I was so thrilled at the opportunity to bring yoga to this young man. As soon as we met, I was greeted with his bright spirit and his clear enthusiasm for practicing yoga. His goal was to be able to take group classes again eventually, because he loved the communal aspect of it. There was a disconnect from where he wanted to be in his practice, and where he currently was. As we began the session, we tried a variety of poses so I could begin to understand what would be most beneficial to him, and what we could work on for him to get back to his group classes, since that was his greatest desire. I attempted to bring in his favorite music only to discover that distracted him from being in his body. He wanted to move with the music, so we made a compromise. I brought in some relaxing music to the session. Breathing was one of the main components that helped him begin to connect with his movement. The slow pace of the music helped his attention to slow the breath down. As we began moving, it was a challenge for a while, as many poses that are often experienced as gentle poses were a challenge to him. As the session progressed, I had an “AHA” moment. We discovered that his gait was challenged to keep him stable. Without that essential component in the body, it is very difficult to build onto other postures. We moved into strengthening the essential muscles very slowly, and working on his stability and attention to breath. We began linking breath with movement, having him feel the engagement of muscles that were foreign to him to begin building up to where he can join in group classes confidently, through first having the support of someone working with his individual needs.
This particular session brought such joy to my heart, to share in the practice, and to see the priceless look of recognition on his face as he connected the shifts happening when he connected his breath with movement, and began moving with more stability. He was enthused in discovering how the breath can change everything. Just before we departed, I asked him what the most important part of yoga is, he replied with a grin from ear to ear, “Breathing.” Which in turn, left me grinning from ear to ear as well.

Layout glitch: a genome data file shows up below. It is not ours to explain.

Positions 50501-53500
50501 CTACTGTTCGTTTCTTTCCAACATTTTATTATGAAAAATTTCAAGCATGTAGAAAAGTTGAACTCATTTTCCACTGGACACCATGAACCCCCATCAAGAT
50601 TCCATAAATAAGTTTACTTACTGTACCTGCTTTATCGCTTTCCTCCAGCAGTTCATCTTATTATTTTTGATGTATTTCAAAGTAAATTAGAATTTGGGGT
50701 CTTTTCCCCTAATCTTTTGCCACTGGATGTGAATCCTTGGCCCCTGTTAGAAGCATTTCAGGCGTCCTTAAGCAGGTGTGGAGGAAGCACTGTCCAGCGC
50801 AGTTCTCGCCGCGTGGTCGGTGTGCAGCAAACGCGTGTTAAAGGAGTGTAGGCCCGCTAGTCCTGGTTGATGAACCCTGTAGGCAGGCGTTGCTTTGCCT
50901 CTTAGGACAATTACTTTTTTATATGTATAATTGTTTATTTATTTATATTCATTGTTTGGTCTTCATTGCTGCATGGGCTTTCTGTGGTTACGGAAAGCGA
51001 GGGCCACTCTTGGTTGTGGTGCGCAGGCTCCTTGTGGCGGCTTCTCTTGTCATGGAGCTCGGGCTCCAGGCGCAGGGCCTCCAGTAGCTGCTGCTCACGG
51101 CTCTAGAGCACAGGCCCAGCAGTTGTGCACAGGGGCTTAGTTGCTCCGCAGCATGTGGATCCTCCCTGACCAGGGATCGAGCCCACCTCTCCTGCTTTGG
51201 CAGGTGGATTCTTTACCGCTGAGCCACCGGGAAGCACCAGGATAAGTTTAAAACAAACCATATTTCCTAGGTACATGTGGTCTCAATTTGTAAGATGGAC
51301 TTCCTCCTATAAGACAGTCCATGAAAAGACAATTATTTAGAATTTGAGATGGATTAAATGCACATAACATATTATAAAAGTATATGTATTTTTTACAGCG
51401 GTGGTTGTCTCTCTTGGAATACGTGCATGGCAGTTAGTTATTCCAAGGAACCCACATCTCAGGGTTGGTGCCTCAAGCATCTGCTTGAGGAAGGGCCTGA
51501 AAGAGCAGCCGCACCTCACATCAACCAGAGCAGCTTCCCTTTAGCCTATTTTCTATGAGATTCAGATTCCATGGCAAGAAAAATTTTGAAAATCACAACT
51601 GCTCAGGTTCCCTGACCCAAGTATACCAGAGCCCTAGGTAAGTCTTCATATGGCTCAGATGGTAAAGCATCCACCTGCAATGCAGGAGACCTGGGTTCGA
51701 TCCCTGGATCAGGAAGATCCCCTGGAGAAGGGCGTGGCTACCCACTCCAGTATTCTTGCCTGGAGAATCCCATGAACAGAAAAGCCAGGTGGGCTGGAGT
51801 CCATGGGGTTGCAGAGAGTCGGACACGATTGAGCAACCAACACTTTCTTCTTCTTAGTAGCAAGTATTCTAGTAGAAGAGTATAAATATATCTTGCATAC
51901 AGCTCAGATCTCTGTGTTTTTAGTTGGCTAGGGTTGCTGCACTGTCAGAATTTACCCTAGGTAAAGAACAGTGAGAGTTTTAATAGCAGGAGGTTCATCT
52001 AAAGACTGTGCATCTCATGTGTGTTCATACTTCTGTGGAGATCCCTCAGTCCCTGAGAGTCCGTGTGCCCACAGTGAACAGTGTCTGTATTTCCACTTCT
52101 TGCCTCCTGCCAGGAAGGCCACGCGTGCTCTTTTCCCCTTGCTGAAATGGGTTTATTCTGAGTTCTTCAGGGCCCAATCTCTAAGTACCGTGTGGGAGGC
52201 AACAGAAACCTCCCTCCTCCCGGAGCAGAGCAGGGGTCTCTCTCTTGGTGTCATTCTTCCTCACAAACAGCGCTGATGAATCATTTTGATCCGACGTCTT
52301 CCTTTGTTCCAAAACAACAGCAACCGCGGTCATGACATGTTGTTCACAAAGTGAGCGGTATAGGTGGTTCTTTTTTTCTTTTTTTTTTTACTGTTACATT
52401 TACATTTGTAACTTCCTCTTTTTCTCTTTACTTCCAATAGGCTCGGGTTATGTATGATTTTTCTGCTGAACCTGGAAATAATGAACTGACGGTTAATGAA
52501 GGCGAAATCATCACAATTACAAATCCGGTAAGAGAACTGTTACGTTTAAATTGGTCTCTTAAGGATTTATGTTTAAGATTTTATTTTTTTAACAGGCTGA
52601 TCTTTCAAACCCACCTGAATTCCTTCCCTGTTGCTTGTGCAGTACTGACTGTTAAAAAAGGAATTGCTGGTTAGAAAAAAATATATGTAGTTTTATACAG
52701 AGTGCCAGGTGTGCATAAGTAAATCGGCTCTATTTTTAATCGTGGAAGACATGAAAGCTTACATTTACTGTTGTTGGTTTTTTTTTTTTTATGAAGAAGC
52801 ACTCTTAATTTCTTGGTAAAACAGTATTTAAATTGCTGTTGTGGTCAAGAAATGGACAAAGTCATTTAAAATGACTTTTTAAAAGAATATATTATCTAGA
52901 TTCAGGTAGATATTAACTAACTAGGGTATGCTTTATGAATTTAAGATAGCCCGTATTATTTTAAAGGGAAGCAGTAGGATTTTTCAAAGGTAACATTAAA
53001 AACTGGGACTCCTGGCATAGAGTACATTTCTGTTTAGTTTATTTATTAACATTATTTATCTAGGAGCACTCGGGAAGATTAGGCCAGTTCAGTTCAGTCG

What I’ve understood time and again is that if we don’t take care for the essential parts of our being that need the most attention, we have a greater struggle getting to where we want to be. To meet ourselves where we are with acceptance, and with the guidance of another can be incredibly powerful. Breathing is something many of us take for granted, somewhat having limited knowledge in our understanding of how the breath affects us mentally, emotionally and physically. We also all come with different ways of breathing, so for me, the joy it brings me to teach people the most optimum way to breath to relieve stress, to move more fluidly, to ground and calm, to energize, etc., is a gift.
I’ve been a student of the Maryland University of Integrative Health Master of Science in Yoga Therapy program for the past couple of years. I continue to observe the healing and beneficial nature of not only private yoga sessions, but also in a therapeutic setting working with people living with chronic pain, injury, stress, anxiety, trauma, and other challenges we as humans live with. I walk away from every student and client inspired by the capacity for people to change their current states into healthier lives by teaching components of mindfulness and yoga. I am always humbled and honored to have people share their needs with me, understanding that it’s not always easy and at times can be uncomfortable. One-on-one classes allow me to experience the gift of supporting people with more directed attention, sharing tools that can help get them closer to their desired state of health and well-being.